Professor Pens Book on History of Denver's Chinatown

Dr. Song's book cover
Dr. Jingyi Song, a professor in the History and Philosophy Department at SUNY Old Westbury, recently wrote her new book, "Denver’s Chinatown 1875-1900: Gone But Not Forgotten." The book, published by Brill, is a culmination of her research, and personal experiences, and covers the complexities of race, class, immigration, politics, and economic policies that influenced early Chinese settlers in Denver. 
“When I came to the United States in 1987, Denver was my first stop,” Dr. Song said of her passion on the topic. “A former professor of mine at the University of Denver suggested I research the experience of other Chinese Americans in the area, which was the basis of my thesis and later research for this book."  

According to the publisher, the book explores the coming of the Chinese to the Western frontier and their experiences in Denver during its early development from a supply station for the mining camps to a flourishing urban center.  The Denver Riot, as a consequence of political hostility and racial antagonism against the Chinese, transformed the life of Denver’s Chinese, eventually leading to the disappearance of Denver's Chinatown.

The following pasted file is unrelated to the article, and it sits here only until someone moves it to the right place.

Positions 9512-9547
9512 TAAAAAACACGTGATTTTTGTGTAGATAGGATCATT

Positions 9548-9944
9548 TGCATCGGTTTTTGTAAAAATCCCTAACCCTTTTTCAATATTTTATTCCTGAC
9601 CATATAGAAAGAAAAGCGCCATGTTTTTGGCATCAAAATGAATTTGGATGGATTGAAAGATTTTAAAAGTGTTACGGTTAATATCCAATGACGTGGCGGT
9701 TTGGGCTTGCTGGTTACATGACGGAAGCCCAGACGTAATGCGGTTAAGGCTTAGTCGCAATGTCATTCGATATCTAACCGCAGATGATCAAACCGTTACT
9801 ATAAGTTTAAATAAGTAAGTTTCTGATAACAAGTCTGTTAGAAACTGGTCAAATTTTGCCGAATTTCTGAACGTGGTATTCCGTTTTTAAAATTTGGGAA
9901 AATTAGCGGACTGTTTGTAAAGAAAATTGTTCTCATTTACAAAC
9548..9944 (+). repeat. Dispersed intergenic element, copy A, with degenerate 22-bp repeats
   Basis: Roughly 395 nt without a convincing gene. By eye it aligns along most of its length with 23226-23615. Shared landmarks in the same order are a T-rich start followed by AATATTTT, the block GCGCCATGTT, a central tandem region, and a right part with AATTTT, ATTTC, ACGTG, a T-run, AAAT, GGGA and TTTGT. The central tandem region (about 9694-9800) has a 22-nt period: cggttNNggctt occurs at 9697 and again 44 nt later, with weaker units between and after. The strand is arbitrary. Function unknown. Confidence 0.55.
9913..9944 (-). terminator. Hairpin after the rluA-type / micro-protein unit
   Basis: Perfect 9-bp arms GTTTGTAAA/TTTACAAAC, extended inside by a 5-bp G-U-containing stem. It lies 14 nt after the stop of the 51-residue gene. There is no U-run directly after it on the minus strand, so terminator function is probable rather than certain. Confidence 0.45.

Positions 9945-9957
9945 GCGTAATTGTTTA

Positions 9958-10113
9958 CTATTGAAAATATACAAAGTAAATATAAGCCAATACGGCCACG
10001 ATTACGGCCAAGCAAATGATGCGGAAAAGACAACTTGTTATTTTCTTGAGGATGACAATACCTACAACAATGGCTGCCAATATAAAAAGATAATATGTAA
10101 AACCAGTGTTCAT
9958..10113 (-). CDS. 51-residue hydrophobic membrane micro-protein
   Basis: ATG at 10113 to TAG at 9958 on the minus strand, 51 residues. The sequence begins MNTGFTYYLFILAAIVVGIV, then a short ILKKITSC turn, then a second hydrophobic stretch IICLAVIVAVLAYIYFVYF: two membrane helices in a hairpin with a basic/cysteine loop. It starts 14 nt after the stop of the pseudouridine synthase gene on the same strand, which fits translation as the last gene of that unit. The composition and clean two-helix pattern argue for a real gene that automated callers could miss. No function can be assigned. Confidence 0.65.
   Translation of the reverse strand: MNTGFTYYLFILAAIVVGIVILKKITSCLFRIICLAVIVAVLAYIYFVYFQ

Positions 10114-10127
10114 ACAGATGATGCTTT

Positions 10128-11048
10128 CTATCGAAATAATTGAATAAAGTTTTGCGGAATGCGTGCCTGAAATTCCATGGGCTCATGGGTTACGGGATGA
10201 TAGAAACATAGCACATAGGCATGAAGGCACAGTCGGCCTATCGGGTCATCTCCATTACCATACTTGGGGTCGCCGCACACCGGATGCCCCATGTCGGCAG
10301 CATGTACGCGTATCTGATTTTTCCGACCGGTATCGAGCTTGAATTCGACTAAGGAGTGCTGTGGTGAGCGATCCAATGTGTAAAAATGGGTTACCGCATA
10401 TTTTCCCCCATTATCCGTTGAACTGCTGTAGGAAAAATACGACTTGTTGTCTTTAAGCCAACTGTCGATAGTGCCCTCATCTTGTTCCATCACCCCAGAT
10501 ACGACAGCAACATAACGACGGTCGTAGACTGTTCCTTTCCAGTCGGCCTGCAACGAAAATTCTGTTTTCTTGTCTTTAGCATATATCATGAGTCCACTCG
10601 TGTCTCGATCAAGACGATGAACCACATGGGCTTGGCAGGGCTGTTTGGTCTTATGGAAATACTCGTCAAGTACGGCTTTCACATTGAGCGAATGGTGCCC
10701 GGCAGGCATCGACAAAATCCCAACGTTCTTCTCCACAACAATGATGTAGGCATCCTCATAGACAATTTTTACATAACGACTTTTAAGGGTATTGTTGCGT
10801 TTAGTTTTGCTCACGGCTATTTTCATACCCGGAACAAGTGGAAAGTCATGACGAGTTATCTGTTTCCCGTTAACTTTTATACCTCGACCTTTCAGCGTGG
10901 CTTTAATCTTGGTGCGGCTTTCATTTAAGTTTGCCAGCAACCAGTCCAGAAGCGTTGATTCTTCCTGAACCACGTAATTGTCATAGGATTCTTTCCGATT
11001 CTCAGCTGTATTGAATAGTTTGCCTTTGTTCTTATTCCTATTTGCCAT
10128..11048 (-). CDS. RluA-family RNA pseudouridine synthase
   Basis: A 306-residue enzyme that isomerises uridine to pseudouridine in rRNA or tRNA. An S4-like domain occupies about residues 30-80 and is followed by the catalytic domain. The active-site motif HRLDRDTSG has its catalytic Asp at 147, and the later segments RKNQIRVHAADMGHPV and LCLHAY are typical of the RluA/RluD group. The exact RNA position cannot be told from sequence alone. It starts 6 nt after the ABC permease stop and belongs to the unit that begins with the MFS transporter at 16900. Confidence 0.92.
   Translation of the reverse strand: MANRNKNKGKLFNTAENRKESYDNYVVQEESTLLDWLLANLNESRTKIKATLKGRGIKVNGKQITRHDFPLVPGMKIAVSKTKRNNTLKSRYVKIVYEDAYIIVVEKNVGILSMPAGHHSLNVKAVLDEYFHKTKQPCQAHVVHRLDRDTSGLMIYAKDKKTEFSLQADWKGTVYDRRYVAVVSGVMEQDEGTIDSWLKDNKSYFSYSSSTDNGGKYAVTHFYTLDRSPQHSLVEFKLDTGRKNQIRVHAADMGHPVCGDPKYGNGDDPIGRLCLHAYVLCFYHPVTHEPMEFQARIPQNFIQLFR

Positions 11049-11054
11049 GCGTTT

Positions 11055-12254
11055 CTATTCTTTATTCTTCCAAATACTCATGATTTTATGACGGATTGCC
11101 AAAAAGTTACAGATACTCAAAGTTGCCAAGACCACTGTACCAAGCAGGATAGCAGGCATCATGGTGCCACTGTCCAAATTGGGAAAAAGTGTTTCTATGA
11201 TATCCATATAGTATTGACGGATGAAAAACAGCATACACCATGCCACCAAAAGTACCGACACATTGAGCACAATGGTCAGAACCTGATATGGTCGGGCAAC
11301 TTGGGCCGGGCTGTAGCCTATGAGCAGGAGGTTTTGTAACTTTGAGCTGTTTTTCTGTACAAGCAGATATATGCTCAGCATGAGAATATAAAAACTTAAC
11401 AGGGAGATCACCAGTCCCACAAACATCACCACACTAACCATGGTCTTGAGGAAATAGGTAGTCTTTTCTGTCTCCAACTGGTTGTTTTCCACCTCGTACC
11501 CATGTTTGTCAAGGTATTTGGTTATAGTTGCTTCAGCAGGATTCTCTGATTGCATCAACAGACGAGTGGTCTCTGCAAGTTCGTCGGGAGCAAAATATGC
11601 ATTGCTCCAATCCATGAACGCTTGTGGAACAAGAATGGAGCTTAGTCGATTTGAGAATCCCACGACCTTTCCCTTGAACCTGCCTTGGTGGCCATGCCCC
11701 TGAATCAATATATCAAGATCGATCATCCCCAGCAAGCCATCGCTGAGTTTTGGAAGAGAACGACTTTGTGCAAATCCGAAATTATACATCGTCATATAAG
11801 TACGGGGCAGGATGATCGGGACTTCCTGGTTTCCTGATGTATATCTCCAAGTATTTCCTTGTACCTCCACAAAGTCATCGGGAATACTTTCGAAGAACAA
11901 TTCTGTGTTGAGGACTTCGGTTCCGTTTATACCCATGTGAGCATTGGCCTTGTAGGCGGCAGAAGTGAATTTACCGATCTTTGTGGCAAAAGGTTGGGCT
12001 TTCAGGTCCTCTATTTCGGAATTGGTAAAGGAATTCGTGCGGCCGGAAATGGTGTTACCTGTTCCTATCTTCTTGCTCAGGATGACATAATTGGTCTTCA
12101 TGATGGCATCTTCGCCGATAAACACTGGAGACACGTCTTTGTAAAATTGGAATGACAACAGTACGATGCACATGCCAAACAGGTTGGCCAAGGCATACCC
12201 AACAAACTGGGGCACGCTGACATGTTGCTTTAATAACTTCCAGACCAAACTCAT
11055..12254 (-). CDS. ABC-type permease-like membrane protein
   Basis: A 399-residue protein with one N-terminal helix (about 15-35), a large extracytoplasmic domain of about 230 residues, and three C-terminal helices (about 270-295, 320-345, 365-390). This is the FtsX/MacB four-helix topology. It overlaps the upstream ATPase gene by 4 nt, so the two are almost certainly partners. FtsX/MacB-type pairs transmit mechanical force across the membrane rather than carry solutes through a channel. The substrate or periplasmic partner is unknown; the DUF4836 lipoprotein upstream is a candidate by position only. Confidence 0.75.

Written for students and scholars interested in social sciences, “Denver’s Chinatown 1875-1900: Gone But Not Forgotten" may be purchased on Brill’s website.

Song, a resident of New York City, earned her Ph.D. from the City University of New York, her M.A. from the University of Denver and her B.A. from Beijing University of Foreign Studies. Her academic research interests focus on the transnational identity of Chinese Americans. Her first book, "Shaping and Reshaping Chinese American Identity: New York's Chinese in the Years of the Depression and World War II," received an ACPSS Outstanding Academic Research Award.